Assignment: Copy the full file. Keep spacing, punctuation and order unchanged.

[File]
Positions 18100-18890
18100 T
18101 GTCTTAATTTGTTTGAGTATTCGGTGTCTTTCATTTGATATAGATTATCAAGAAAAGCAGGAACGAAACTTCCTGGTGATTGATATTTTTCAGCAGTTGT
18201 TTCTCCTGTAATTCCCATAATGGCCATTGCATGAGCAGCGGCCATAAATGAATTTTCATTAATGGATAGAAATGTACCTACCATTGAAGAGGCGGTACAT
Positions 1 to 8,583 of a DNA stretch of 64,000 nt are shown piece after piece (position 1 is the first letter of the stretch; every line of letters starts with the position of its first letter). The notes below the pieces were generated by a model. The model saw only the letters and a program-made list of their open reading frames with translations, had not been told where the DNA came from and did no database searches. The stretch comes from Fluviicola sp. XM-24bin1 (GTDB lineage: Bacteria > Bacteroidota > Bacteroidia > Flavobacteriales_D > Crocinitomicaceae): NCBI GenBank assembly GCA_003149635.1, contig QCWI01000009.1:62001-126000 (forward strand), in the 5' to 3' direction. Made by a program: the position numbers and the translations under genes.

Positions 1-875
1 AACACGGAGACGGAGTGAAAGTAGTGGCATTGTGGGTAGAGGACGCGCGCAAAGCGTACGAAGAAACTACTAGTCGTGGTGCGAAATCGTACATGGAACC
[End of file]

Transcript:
Positions 18100-18890
18100 T
18101 GTCTTAATTTGTTTGAGTATTCGGTGTCTTTCATTTGATATAGATTATCAAGAAAAGCAGGAACGAAACTTCCTGGTGATTGATATTTTTCAGCAGTTGT
18201 TTCTCCTGTAATTCCCATAATGGCCATTGCATGAGCAGCGGCCATAAATGAATTTTCATTAATGGATAGAAATGTACCTACCATTGAAGAGGCGGTACAT
Positions 1 to 8,583 of a DNA stretch of 64,000 nt are shown piece after piece (position 1 is the first letter of the stretch; every line of letters starts with the position of its first letter). The notes below the pieces were generated by a model. The model saw only the letters and a program-made list of their open reading frames with translations, had not been told where the DNA came from and did no database searches. The stretch comes from Fluviicola sp. XM-24bin1 (GTDB lineage: Bacteria > Bacteroidota > Bacteroidia > Flavobacteriales_D > Crocinitomicaceae): NCBI GenBank assembly GCA_003149635.1, contig QCWI01000009.1:62001-126000 (forward strand), in the 5' to 3' direction. Made by a program: the position numbers and the translations under genes.

Positions 1-875
1 AACACGGAGACGGAGTGAAAGTAGTGGCATTGTGGGTAGAGGACGCGCGCAAAGCGTACGAAGAAACTACTAGTCGTGGTGCGAAATCGTACATGGAACC